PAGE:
Friday, October 09, 2009

A Walk in the Park, Part 3

In part 2 of this continuing narrative, which is becoming longer than the marathon march itself, I promised to bring you to Prospect Point and then home: should you still be with us, that is. I can't and won't blame you if you're not. Please recall that we had ascended up into the park at Third Beach and decided to trek back to Prospect Point. That walk, often upslope, through the trails is highlighted by the black line numbered 3 on the ever unfolding map. There is an arrow at each end of line 3 because we returned via the same route to Third Beach before continuing along the seawall to home (see line 4 — red).



Much of the way to Prospect Point was uphill, but it was a nice change to be treading, shady soft forest paths. The vegetation was interesting ... big trees ...



... and big leaves ...



... and company of big and fine company (not vegetation and not big but give me a break, I'm slogging here as this length of this account is beginning to rival the length of the actual walk).



After climbing up one steep grade, we found a nice spot to sit and rest before proceeding ...



... and peer out.



We eventually made it to The Point where we were able to find refreshment and rest our weary limbs ....



... and enjoy the view ...



... as well as a little more of the food that I had been backpacking. Don't I look peaceful? However, this is the very spot where we were swarmed by raccoons just several minutes later.


Then (and we are almost done, believe it or not), it was back to Third Beach where we picked up the seawall once more. As we finally put Stanley Park behind us and headed toward English Bay and Sunset Beach, many pedestrians were also strolling along ...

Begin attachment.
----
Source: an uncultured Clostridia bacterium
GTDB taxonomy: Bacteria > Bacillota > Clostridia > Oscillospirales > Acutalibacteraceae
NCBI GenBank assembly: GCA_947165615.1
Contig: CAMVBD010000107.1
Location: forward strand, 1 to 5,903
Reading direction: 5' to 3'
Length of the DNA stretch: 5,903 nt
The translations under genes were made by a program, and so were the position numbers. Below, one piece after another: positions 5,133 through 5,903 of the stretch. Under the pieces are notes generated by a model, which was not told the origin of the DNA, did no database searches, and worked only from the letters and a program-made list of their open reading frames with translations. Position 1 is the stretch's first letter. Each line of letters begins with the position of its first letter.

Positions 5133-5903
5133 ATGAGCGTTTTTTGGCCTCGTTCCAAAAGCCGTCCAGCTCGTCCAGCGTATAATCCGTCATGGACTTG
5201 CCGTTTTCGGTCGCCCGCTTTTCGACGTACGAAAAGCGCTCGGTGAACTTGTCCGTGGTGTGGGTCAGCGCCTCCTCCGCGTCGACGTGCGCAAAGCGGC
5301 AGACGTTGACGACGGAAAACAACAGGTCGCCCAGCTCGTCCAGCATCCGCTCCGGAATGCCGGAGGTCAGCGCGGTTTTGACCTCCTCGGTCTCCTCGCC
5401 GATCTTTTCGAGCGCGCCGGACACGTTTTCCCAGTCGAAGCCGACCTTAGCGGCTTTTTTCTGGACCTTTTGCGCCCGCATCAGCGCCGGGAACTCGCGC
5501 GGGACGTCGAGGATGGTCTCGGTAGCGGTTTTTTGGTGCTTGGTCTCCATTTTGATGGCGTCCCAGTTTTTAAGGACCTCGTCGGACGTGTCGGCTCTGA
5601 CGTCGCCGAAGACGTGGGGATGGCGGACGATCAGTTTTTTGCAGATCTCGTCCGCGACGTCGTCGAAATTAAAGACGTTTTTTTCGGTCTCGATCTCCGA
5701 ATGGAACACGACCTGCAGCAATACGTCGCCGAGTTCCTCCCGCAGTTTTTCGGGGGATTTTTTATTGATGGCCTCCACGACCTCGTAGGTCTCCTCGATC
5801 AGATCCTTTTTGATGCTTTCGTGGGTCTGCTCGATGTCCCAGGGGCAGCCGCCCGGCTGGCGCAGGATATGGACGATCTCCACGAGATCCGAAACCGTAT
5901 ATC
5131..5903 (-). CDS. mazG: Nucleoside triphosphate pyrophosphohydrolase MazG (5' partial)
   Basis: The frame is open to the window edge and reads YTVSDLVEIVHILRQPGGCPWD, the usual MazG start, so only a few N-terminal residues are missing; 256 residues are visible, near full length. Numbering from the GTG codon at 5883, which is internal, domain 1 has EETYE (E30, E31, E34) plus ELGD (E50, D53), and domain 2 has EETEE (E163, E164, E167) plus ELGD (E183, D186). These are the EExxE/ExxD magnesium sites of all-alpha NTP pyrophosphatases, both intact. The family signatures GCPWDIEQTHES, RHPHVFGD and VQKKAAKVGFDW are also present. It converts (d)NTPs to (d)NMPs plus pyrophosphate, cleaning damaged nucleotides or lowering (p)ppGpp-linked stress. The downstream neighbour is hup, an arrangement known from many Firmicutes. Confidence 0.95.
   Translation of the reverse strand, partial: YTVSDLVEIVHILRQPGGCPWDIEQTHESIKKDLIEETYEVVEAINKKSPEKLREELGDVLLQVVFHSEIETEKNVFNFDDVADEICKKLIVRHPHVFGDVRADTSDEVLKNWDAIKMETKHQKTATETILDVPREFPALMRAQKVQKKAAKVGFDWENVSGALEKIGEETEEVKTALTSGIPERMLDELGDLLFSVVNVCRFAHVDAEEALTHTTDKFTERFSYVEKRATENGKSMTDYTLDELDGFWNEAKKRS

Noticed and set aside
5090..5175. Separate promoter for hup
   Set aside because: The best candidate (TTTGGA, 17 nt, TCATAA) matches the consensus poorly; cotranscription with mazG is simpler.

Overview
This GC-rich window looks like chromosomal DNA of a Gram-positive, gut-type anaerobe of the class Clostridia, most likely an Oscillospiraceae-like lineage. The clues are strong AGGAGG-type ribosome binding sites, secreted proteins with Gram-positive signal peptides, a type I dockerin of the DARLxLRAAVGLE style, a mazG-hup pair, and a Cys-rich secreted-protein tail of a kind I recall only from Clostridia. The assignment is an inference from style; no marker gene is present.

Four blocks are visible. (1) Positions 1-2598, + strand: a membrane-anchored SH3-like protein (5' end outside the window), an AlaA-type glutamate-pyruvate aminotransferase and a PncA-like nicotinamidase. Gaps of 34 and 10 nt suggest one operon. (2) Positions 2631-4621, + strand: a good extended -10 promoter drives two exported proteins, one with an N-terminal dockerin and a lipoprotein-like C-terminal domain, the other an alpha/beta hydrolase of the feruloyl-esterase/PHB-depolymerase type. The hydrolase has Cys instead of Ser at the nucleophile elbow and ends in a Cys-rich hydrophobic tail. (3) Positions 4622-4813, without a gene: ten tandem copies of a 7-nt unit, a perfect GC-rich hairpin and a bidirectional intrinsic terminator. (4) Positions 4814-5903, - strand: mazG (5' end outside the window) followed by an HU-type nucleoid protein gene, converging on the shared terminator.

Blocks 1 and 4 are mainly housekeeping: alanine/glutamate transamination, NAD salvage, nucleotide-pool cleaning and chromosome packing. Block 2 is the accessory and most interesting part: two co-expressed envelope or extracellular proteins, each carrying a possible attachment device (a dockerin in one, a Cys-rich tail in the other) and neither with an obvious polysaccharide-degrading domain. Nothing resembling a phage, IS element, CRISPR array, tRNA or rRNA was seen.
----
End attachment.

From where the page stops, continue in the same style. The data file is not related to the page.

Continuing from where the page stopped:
... and the setting sun was spectacular once again as it once more extinguished itself in the Pacific Ocean.



Because I like to know how heroic we were, I did some calculations the other day. It's slightly more than 8km around the park's seawall, but we had to get there via a detour to the grocery store, and then we had to return to the apartment via English Bay, and we also had to the extra hike to and from Prospect Point. So, I think, that by estimating our pilgrimmage to be 17km/11mi in all, I am not exaggerating, except perhaps for rounding miles up a bit.

Next time, should there be one, I vow to borrow or rent a bicycle. Really: there is a separate cycling path around the seawall that parallels the pedestrian path. There are even separate lanes for both directions. What a concept!

The End ... promise

8 comments:

Donna said...

Gorgeous views AC!! Glad you had a good time!!hughugs

Ginger said...

Wow. With that kind of showing, you and Cuppa ought to be able to tackle a half marathon easily! Thanks for taking us along on your walk. It was gorgeous!

Ginnie said...

Whew...I'm exhausted but really enjoyed the trek. I love the photo of the huge trees and their exposed roots.

Queenmothermamaw said...

Man they were so big trees. The photos are beautiful and that is a pretty heft hike, to me that is. Thanks for taking us along.
QMM

Diana said...

Those trees were quite amazing weren't they? And you and Cuppa are very ambitious!
Love Di

Bernie said...

What a beautiful day you two had, where do you get all the energy?
I loved all the photo's especially the sunset......:-) Hugs

Barry said...

You saved some of your best photography for this post, Anvil! The pine trees silhouetted against the backdrop of the bay was beautiful and very impressive.

It never occurred to me that such big trees would have equally big leaves!

Norma said...

Loved Vancouver. I think it was 1996. So many other things to see and so little time, we'll probably never be back. Thanks for the memories.